Donald Trump earned some flack when it was announced he would remain an executive producer on NBC’s The Celebrity Apprentice on Thursday. Even so, campaign manager Kellyanne Conway was quick to defend him on CNN’s New Day the following morning — claiming that Trump would only be involved during his “spare time.”
From an outsider’s perspective, Trump’s transition team seems like they are moving at a snail’s pace. The Republican nominee was cautious about preparing such a team on the campaign trail, and now that he’s president-elect, reports indicate Trump is getting minimal security briefings. Perhaps he’s overwhelmed — hence why the supposed “spare time” he will have remains a mystery. Yet Conway stresses Trump isn’t taking this matter lightly:
“He’s a very transparent guy. Everyone can see what he’s doing, and the fact is that he is conferring with all types of experts who tell him what he can do and not do as president of the United States. If this is one of the approved activities, then perhaps he will consider staying on.”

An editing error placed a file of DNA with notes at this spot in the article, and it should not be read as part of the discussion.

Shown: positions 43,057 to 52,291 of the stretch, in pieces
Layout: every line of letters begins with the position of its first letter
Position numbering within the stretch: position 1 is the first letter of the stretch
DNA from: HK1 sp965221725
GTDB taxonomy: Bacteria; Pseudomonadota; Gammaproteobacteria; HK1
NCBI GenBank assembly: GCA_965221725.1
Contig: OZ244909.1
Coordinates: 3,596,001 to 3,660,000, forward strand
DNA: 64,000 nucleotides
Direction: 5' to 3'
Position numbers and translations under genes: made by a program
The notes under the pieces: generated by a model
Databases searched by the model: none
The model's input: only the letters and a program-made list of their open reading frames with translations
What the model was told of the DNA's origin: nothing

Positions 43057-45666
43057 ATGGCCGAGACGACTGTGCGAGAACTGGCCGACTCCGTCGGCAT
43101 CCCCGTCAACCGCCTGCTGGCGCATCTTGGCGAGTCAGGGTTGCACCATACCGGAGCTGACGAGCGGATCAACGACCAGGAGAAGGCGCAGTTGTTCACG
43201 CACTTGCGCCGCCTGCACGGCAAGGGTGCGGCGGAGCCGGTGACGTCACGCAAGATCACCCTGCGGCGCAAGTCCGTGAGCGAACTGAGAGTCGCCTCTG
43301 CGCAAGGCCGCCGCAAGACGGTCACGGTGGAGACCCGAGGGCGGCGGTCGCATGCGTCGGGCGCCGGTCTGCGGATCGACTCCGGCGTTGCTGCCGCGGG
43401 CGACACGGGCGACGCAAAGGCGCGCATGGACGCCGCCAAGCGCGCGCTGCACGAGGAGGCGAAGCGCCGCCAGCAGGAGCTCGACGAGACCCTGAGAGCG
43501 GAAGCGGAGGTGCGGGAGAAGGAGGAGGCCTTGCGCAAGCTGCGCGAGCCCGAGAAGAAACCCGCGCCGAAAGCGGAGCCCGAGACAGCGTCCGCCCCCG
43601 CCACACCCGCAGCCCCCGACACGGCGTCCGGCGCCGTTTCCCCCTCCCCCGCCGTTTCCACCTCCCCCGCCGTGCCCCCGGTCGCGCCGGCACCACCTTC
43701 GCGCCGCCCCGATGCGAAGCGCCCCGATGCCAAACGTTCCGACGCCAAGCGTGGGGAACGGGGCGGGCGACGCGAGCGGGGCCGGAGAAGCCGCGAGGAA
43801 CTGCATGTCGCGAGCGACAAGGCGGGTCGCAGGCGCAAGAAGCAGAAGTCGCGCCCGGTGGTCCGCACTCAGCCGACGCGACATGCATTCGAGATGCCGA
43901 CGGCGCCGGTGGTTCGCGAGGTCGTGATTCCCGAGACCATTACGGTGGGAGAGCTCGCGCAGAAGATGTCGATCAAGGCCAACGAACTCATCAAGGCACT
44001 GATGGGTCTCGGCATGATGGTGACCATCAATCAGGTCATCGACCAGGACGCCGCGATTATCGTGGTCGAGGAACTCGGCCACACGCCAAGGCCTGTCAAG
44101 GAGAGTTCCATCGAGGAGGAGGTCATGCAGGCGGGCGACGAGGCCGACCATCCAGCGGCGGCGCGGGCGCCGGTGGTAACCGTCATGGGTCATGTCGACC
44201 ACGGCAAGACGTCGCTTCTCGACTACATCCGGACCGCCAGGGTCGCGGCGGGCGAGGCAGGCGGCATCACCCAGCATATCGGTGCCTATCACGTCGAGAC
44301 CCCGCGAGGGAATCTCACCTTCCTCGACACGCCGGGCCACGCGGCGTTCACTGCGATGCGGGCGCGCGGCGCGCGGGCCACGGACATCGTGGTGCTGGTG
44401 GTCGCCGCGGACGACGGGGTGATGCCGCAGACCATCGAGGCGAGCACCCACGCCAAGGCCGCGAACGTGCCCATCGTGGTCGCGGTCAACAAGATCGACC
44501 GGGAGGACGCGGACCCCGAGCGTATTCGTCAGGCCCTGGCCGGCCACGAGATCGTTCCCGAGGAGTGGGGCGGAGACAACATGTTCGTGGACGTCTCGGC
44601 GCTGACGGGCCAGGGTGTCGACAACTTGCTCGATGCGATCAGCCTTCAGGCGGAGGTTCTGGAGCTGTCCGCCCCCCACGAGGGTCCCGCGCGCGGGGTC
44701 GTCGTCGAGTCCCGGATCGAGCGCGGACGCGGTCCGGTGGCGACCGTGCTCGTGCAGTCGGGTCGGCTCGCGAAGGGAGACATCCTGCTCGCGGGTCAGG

Conway herself was not off the hook, as her past comments about President Obama’s “spare time” became the topic of discussion. She claimed nobody complained when Obama played golf during his time in the White House, but New Day host Alisyn Camerota fact-checked Conway on the spot — noting she did, in fact, criticize Obama for playing golf. When asked if Trump wouldn’t be hitting the links during his time in office, Conway deflected and said every president should make time for some rest and relaxation:
“It certainly seems like there is a lot of time to do based on recent precedent while you’re President of the United States. But the point is the same. Whether it’s President Obama or President Donald Trump, the idea that these men are going to be all work and nothing else all the time is just unrealistic because it’s never happened in our lifetimes.”
It’s a valid point to make, as running the free world can be a stressful gig and hitting few rounds seems like a fine way to blow off steam. Yet comparing a few hours of golf to managing the creative direction of a television program doesn’t compute.